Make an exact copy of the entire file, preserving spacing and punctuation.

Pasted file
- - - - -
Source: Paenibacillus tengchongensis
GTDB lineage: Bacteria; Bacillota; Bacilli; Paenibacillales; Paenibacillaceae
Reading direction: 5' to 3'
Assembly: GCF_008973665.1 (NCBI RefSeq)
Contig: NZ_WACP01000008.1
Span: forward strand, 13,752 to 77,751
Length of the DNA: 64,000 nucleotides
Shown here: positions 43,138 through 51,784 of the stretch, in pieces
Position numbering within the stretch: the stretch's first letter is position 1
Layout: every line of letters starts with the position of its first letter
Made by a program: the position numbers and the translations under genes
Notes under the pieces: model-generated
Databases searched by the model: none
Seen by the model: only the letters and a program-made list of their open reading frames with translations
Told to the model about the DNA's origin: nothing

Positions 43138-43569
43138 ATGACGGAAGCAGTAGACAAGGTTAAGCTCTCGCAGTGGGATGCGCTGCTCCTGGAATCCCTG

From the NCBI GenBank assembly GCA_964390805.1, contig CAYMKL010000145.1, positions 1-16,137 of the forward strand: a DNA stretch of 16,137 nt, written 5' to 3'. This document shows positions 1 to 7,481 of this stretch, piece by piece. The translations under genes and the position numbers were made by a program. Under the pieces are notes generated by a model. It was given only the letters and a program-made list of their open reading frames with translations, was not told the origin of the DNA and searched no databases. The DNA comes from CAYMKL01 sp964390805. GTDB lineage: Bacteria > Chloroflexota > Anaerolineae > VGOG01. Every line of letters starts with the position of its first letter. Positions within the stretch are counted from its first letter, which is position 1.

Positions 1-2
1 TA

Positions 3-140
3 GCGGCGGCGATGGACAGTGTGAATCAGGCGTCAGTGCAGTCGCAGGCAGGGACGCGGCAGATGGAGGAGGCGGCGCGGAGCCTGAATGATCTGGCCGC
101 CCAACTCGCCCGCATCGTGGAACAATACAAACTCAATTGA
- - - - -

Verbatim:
Source: Paenibacillus tengchongensis
GTDB lineage: Bacteria; Bacillota; Bacilli; Paenibacillales; Paenibacillaceae
Reading direction: 5' to 3'
Assembly: GCF_008973665.1 (NCBI RefSeq)
Contig: NZ_WACP01000008.1
Span: forward strand, 13,752 to 77,751
Length of the DNA: 64,000 nucleotides
Shown here: positions 43,138 through 51,784 of the stretch, in pieces
Position numbering within the stretch: the stretch's first letter is position 1
Layout: every line of letters starts with the position of its first letter
Made by a program: the position numbers and the translations under genes
Notes under the pieces: model-generated
Databases searched by the model: none
Seen by the model: only the letters and a program-made list of their open reading frames with translations
Told to the model about the DNA's origin: nothing

Positions 43138-43569
43138 ATGACGGAAGCAGTAGACAAGGTTAAGCTCTCGCAGTGGGATGCGCTGCTCCTGGAATCCCTG

From the NCBI GenBank assembly GCA_964390805.1, contig CAYMKL010000145.1, positions 1-16,137 of the forward strand: a DNA stretch of 16,137 nt, written 5' to 3'. This document shows positions 1 to 7,481 of this stretch, piece by piece. The translations under genes and the position numbers were made by a program. Under the pieces are notes generated by a model. It was given only the letters and a program-made list of their open reading frames with translations, was not told the origin of the DNA and searched no databases. The DNA comes from CAYMKL01 sp964390805. GTDB lineage: Bacteria > Chloroflexota > Anaerolineae > VGOG01. Every line of letters starts with the position of its first letter. Positions within the stretch are counted from its first letter, which is position 1.

Positions 1-2
1 TA

Positions 3-140
3 GCGGCGGCGATGGACAGTGTGAATCAGGCGTCAGTGCAGTCGCAGGCAGGGACGCGGCAGATGGAGGAGGCGGCGCGGAGCCTGAATGATCTGGCCGC
101 CCAACTCGCCCGCATCGTGGAACAATACAAACTCAATTGA